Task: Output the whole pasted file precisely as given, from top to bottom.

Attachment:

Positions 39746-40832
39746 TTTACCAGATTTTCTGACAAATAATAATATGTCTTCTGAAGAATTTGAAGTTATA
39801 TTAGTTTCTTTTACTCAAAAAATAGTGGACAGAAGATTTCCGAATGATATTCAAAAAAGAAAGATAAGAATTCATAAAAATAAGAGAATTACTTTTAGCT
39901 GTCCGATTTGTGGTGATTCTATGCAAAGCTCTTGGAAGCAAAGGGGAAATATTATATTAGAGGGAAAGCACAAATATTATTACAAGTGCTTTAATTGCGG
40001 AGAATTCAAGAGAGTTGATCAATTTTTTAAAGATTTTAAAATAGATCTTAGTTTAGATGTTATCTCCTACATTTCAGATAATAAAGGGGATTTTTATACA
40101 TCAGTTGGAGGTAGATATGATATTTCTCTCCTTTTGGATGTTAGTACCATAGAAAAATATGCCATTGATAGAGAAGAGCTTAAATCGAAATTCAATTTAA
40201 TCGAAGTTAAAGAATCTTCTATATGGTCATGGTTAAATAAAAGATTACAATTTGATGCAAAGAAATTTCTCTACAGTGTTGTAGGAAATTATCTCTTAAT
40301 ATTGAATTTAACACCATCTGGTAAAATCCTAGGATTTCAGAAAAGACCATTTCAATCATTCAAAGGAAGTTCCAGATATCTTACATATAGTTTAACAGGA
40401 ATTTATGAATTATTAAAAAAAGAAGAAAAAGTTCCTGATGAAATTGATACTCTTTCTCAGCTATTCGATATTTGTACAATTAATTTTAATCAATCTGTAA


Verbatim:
Positions 39746-40832
39746 TTTACCAGATTTTCTGACAAATAATAATATGTCTTCTGAAGAATTTGAAGTTATA
39801 TTAGTTTCTTTTACTCAAAAAATAGTGGACAGAAGATTTCCGAATGATATTCAAAAAAGAAAGATAAGAATTCATAAAAATAAGAGAATTACTTTTAGCT
39901 GTCCGATTTGTGGTGATTCTATGCAAAGCTCTTGGAAGCAAAGGGGAAATATTATATTAGAGGGAAAGCACAAATATTATTACAAGTGCTTTAATTGCGG
40001 AGAATTCAAGAGAGTTGATCAATTTTTTAAAGATTTTAAAATAGATCTTAGTTTAGATGTTATCTCCTACATTTCAGATAATAAAGGGGATTTTTATACA
40101 TCAGTTGGAGGTAGATATGATATTTCTCTCCTTTTGGATGTTAGTACCATAGAAAAATATGCCATTGATAGAGAAGAGCTTAAATCGAAATTCAATTTAA
40201 TCGAAGTTAAAGAATCTTCTATATGGTCATGGTTAAATAAAAGATTACAATTTGATGCAAAGAAATTTCTCTACAGTGTTGTAGGAAATTATCTCTTAAT
40301 ATTGAATTTAACACCATCTGGTAAAATCCTAGGATTTCAGAAAAGACCATTTCAATCATTCAAAGGAAGTTCCAGATATCTTACATATAGTTTAACAGGA
40401 ATTTATGAATTATTAAAAAAAGAAGAAAAAGTTCCTGATGAAATTGATACTCTTTCTCAGCTATTCGATATTTGTACAATTAATTTTAATCAATCTGTAA